The Rome Police Department is taking to the skies with the launch of their new drone program. Five officers have received the training to take-off with the new Unmanned Aviation Unit.
“It’s the next leap in law enforcement,” described Detective Jeffrey M. Lanigan, who heads the Unit through the Detective Division. “Law enforcement is always looking for the next piece of technology to make things safer for us and the community.”
The Yuneec brand Typhoon H hexacopter drone will be used for a variety of police functions, such search and rescue operations, crime scene analysis, accident reconstruction, crowd control, police pursuits and more. It has six propellers and a 360-degree, high quality camera to record both still pictures and video.
The drone will offer the department a bird’s eye view previously unavailable to officers, with a 400-foot ceiling, as per federal regulations. It has a top speed of about 45 mph and can withstand up to 25 mph wind gusts.
“They can reach places regular, local police officers cannot,” Lanigan stated. The Unit is composed of Lanigan, Sgt. Mark A. Glasso, Sgt. Alex Sypniewski, Patrolman Daniel A. Vescio and Patrolman Shane A. Riolo.
The drone requires two operators while in flight, both a pilot on the control pad and a visual observer to keep a second set of eyes peeled for anything that might hinder the drone. The department must also alert the Federal Aviation Administration at the air traffic control tower at the Griffiss International Airport whenever they put the drone in the air.
“It’s definitely a great, useful tool,” Lanigan said. “it’s unlimited what we can do with it.”
In the past, detectives would use the satellite images from Google Maps to get an overhead view of crime scenes, Lanigan explained, but those maps would be out of date. The drone will allow for overhead photographs on the day of an investigation, which can also be used to make more detailed models of crime and accident scenes.
“Having a drone, it gives us another tool for investigations,” said Police Chief Kevin C. Beach.
“With the speed that you can deploy it, and the quality of the camera, there are a lot of different uses in the field. The cost, nowadays, is not what it used to be. They’re reasonably priced.”
The department purchased the drone in 2016 for roughly $2,500, using money that was seized in drug raids. Since they were not planning to profit off the drone, they thought they could fly it as hobbyists, with more relaxed regulations, Lanigan explained. But once they started researching drone usage, they discovered that the police department qualified as a commercial enterprise, and therefore they needed more training.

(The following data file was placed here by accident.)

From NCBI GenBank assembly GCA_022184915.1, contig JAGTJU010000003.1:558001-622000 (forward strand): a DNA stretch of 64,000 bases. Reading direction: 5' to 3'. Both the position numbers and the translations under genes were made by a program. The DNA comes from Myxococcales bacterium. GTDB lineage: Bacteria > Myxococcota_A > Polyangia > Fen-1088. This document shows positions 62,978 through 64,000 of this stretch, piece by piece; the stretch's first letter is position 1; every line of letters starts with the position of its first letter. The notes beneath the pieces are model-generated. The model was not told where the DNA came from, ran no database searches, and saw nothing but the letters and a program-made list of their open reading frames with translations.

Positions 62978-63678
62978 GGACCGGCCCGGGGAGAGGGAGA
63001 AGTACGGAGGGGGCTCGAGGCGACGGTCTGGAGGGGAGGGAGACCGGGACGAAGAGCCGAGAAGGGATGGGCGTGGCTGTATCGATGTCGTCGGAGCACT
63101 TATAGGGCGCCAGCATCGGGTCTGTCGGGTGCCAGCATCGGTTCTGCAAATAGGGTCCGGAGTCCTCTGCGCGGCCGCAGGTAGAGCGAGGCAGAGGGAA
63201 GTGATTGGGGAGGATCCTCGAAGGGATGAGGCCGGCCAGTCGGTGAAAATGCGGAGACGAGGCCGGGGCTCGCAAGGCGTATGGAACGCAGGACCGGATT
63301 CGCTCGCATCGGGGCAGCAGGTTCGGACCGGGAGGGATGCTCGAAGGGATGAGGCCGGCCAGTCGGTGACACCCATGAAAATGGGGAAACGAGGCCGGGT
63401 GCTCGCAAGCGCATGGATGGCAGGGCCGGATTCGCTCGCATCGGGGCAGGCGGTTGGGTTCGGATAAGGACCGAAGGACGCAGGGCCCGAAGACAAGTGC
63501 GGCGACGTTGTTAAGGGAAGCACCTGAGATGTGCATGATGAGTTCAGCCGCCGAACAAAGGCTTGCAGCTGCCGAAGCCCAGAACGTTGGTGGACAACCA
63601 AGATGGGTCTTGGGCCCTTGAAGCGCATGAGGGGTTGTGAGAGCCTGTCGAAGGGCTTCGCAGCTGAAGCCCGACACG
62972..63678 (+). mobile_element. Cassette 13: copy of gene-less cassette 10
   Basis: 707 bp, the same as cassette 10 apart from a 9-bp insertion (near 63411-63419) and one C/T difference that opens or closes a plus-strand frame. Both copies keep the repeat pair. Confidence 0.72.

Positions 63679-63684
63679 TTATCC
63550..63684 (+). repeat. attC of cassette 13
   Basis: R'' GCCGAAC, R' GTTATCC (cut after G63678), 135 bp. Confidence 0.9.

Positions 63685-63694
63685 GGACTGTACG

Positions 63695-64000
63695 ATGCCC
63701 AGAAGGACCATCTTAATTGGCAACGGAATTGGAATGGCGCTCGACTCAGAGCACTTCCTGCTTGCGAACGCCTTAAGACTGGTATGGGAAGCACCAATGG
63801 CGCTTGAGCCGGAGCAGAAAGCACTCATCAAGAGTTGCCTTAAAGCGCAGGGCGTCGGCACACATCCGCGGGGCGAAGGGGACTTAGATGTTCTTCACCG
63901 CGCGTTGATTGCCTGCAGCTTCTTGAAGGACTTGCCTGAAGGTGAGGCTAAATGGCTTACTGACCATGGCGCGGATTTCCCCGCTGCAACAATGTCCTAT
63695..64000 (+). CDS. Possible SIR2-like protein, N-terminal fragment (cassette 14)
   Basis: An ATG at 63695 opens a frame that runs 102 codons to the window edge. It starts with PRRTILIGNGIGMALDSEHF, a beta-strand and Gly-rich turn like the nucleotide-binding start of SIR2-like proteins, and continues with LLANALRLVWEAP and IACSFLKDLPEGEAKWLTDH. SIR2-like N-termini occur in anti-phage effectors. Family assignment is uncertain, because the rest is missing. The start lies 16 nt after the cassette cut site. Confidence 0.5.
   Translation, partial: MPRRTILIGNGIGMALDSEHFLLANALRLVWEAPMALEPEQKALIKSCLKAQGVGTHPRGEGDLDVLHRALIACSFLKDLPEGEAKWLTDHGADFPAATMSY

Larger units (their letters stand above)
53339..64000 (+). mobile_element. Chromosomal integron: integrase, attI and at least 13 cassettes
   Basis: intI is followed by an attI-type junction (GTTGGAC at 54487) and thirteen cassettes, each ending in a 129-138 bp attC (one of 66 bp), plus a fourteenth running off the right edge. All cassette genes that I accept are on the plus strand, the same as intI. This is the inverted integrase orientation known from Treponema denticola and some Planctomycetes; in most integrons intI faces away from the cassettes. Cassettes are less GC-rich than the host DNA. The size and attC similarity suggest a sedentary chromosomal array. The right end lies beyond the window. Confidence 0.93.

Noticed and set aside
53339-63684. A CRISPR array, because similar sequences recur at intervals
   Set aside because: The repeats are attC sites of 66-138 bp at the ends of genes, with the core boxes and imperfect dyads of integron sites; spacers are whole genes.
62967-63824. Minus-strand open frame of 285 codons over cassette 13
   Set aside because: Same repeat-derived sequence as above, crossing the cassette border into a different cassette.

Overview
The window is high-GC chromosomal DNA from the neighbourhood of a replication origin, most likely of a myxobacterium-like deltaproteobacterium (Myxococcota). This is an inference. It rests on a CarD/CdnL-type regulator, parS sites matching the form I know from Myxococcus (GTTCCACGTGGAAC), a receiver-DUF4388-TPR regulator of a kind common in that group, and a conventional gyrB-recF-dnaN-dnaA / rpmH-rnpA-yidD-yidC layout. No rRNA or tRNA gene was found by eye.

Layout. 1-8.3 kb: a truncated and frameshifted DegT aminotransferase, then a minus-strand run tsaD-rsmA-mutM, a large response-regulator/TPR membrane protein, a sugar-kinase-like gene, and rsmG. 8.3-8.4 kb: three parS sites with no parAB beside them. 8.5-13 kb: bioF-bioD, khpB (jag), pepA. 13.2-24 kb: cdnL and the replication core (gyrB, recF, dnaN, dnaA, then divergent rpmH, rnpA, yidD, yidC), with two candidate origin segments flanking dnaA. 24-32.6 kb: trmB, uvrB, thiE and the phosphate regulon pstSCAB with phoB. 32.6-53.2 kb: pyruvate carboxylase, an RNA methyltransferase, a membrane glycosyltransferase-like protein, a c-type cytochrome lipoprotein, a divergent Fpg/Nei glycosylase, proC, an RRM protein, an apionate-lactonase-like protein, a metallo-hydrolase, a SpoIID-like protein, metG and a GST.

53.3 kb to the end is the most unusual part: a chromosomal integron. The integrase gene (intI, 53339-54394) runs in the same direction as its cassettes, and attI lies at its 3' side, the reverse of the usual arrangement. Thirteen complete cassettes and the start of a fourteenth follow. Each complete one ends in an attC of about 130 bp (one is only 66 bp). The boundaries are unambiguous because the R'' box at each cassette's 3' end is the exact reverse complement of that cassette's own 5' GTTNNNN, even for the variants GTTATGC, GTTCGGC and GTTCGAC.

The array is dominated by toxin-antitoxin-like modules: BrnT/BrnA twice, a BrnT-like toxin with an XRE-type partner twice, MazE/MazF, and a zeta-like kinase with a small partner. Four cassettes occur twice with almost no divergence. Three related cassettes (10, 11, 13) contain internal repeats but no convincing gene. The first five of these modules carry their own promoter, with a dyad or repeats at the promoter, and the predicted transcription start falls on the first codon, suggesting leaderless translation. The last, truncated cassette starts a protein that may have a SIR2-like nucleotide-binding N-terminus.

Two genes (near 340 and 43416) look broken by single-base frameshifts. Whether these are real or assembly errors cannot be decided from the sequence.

“It’s been grounded for a little while because we couldn’t operate it without some kind of certification,” Lanigan explained. “As a commercial pilot, you have to have certification.”
The department asked the NUAIR Alliance on the Griffiss Business and Technology Park to set up a training course for their officers. The NUAIR Alliance is one of the premiere drone testing sites in the country. The five officers passed the training course and are now allowed to fly the department’s drone through an agreement with the NUAIR Alliance.
The five officers are currently studying for official certification through the FAA, after which they will be allowed to fly the drone on their own.
“Honestly, it’s like going to get your pilot’s license to fly a plane,” Lanigan described. “We’re glad, now, that we can actually get out and use it.”
In Oneida County, only the state police and Utica Police have their own drone programs.
Now that they have the drone in the air, Lanigan said there are still improvements he hopes to see going forward, once the funding is available. They need more batteries and chargers, as well as an infrared upgrade to the camera to see in the dark.
“There’s a lot you can put into them,” Lanigan said.